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Vaccine Offers More Coverage Against Pneumococcal Disease

by Sue Hubbard, M.D.

The FDA recently approved Prevnar 13 (PCV13) which is a “broader” spectrum vaccine than the currently used Prevnar 7 (PCV7).  Prevnar is a vaccine that is routinely administered at 2, 4, 6 and 12-15 months of age.

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PCV7 was first approved in the U.S. in 2000 for the prevention of pneumococcal meningitis, pneumonia, and bacterial blood infections. The Prevnar 7 vaccine covered 7 different serotypes (strains) of S. pneumonia, a bacteria that also often causes otitis media (ear infections) in children. Since the introduction of PCV7 there has been a dramatic decrease in the number of invasive pneumococcal diseases seen in children,  as well as a reduction in the incidence of ear infections caused by the S. pneumonia bacteria that are due to serotypes in the vaccine.

The new PCV13 now covers an additional 6 serotypes of the bacteria which should provide even more coverage and protection against pneumococcal disease, and therefore even better protection for young children.  For many parents this will be a “non” event as the doses of PCV7 that had been used until March  are now being returned to the drug company and are being routinely replaced with PCV13 . PCV13 will ultimately replace PCV7 in the routine immunization schedule throughout the country.  The side effect profile is no different for the vaccines.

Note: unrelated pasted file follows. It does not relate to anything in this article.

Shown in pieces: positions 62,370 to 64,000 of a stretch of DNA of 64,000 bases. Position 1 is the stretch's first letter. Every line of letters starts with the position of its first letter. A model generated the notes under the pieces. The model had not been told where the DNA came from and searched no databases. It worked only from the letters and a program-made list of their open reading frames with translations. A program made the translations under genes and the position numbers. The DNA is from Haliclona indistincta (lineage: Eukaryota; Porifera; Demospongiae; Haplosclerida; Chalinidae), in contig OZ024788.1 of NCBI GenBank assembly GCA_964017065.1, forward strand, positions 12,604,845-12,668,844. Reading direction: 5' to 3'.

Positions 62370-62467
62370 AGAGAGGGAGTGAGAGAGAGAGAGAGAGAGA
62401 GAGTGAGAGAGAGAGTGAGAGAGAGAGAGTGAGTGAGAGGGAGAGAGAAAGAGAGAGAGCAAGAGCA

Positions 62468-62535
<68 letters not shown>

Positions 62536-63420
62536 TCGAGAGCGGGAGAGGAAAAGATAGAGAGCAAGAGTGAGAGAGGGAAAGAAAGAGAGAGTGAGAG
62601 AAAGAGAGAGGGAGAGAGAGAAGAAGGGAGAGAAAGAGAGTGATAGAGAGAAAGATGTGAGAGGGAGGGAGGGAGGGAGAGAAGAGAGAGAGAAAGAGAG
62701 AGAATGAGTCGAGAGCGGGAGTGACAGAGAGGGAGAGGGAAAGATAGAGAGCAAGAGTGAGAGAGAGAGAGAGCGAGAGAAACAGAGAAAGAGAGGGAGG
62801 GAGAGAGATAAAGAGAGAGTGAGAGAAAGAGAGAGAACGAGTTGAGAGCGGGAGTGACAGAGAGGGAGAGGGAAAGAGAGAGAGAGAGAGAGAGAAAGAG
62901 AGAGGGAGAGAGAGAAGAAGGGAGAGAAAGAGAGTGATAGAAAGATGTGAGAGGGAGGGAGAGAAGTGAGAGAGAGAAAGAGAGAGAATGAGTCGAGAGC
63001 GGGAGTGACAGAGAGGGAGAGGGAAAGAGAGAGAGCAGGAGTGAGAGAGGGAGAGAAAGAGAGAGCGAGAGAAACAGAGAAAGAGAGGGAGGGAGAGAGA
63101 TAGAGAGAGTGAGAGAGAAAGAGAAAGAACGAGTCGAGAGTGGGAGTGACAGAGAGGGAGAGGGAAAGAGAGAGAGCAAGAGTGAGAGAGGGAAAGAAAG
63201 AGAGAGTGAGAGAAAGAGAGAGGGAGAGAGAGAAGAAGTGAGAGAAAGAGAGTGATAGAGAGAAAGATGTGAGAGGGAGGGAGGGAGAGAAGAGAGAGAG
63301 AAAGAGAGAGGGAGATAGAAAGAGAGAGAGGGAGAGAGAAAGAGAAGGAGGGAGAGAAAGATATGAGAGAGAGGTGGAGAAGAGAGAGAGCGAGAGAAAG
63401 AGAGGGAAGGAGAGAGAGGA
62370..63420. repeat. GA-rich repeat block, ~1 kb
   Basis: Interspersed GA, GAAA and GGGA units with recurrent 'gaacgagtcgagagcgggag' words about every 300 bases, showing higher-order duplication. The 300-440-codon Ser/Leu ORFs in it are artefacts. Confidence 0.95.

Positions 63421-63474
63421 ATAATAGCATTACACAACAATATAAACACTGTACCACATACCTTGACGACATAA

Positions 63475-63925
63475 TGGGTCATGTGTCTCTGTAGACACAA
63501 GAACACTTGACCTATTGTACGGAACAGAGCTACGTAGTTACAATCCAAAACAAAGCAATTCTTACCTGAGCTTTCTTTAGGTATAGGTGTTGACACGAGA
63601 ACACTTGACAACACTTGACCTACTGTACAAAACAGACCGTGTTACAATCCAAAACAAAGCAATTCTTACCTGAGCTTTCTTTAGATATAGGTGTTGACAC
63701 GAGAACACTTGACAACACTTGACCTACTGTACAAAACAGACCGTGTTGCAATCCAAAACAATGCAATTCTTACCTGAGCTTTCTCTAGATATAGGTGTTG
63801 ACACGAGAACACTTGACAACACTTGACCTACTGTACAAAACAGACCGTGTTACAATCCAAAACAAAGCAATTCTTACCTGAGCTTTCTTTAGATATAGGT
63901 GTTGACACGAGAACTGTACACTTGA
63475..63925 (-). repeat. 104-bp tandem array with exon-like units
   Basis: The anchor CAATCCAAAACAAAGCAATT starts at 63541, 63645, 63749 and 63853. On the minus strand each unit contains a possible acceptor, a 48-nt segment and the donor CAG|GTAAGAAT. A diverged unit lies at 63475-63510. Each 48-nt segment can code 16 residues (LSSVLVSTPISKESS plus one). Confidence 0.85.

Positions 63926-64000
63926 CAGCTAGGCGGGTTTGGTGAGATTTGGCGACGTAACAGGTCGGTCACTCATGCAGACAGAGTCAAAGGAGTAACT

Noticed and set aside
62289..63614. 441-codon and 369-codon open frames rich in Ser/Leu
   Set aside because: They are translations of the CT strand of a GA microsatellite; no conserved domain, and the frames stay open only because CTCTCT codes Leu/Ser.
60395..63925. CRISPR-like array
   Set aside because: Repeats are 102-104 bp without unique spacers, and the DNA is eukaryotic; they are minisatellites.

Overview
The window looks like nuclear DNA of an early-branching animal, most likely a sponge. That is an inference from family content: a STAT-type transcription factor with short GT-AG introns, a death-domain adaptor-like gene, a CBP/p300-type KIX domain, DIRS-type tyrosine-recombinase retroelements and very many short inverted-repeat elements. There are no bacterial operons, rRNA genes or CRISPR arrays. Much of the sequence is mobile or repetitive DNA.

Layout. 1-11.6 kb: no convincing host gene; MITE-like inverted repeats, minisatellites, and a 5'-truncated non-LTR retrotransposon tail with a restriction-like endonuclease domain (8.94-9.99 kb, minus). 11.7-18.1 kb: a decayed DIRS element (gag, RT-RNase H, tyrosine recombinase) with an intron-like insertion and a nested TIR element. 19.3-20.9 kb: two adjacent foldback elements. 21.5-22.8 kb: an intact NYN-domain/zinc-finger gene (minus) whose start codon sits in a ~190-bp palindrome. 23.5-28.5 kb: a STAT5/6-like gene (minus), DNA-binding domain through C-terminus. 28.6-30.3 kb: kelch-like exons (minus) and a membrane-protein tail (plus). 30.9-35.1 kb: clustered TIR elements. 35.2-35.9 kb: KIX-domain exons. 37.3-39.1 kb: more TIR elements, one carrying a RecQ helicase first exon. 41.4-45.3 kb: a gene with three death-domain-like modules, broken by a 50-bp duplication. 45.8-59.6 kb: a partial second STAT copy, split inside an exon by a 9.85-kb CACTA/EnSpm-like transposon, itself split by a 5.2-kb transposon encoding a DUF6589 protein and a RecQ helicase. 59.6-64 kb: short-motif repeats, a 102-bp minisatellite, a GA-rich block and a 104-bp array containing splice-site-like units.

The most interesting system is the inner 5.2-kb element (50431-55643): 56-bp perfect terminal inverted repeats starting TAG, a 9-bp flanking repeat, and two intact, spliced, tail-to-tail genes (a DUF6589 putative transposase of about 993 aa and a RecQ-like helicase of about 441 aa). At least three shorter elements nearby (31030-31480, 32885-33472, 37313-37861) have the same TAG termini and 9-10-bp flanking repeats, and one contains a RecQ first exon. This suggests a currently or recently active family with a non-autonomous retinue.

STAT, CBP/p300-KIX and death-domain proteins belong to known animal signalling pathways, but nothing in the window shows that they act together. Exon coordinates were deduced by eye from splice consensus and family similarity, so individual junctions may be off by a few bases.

The new recommendations for PCV13 are important for those that have children who are between 12 – 15 months of age, and who have finished the 4 dose PCV7 series.  For those children, it is now recommended that those over 15 months and up to 6 years of age, receive a 5th dose of Prevnar, but with the newer PCV13. This will provide some immunity to the 6 additional serotypes in the newer vaccine and give these young children broader protection against invasive pneumococcal disease.

So the next time you see your pediatrician and you have a child over the age of 1 but under the age of 6, ask your doctor about getting a 5th dose of Prevnar, with PCV13.   I f you have an infant, I would ask your pediatrician’s office if they have started using PCV13 for routine vaccination.  The continued science involved in developing better and more protective vaccines is one more step toward preventing serious childhood illnesses.

That’s your daily dose.  We’ll chat again tomorrow.

Send your question to Dr. Sue right now!

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